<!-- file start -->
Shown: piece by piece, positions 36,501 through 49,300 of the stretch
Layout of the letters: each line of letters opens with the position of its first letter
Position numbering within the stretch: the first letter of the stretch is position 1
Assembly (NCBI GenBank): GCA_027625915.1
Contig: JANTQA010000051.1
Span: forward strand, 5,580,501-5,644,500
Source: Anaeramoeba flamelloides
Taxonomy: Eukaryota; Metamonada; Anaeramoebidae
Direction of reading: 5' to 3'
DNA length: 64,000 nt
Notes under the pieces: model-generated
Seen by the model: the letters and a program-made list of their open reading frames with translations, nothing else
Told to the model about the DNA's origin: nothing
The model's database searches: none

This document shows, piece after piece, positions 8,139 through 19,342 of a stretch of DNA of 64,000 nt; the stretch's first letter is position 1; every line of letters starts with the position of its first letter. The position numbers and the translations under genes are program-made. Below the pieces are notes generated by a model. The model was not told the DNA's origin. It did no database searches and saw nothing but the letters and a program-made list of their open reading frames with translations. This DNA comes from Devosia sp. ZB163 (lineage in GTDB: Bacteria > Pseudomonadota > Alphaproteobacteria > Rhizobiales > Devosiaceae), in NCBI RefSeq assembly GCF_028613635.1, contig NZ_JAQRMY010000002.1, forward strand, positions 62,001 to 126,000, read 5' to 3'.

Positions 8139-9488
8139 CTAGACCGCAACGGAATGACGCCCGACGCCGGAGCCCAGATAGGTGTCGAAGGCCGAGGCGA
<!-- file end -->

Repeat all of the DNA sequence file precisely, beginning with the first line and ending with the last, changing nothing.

Shown: piece by piece, positions 36,501 through 49,300 of the stretch
Layout of the letters: each line of letters opens with the position of its first letter
Position numbering within the stretch: the first letter of the stretch is position 1
Assembly (NCBI GenBank): GCA_027625915.1
Contig: JANTQA010000051.1
Span: forward strand, 5,580,501-5,644,500
Source: Anaeramoeba flamelloides
Taxonomy: Eukaryota; Metamonada; Anaeramoebidae
Direction of reading: 5' to 3'
DNA length: 64,000 nt
Notes under the pieces: model-generated
Seen by the model: the letters and a program-made list of their open reading frames with translations, nothing else
Told to the model about the DNA's origin: nothing
The model's database searches: none

This document shows, piece after piece, positions 8,139 through 19,342 of a stretch of DNA of 64,000 nt; the stretch's first letter is position 1; every line of letters starts with the position of its first letter. The position numbers and the translations under genes are program-made. Below the pieces are notes generated by a model. The model was not told the DNA's origin. It did no database searches and saw nothing but the letters and a program-made list of their open reading frames with translations. This DNA comes from Devosia sp. ZB163 (lineage in GTDB: Bacteria > Pseudomonadota > Alphaproteobacteria > Rhizobiales > Devosiaceae), in NCBI RefSeq assembly GCF_028613635.1, contig NZ_JAQRMY010000002.1, forward strand, positions 62,001 to 126,000, read 5' to 3'.

Positions 8139-9488
8139 CTAGACCGCAACGGAATGACGCCCGACGCCGGAGCCCAGATAGGTGTCGAAGGCCGAGGCGA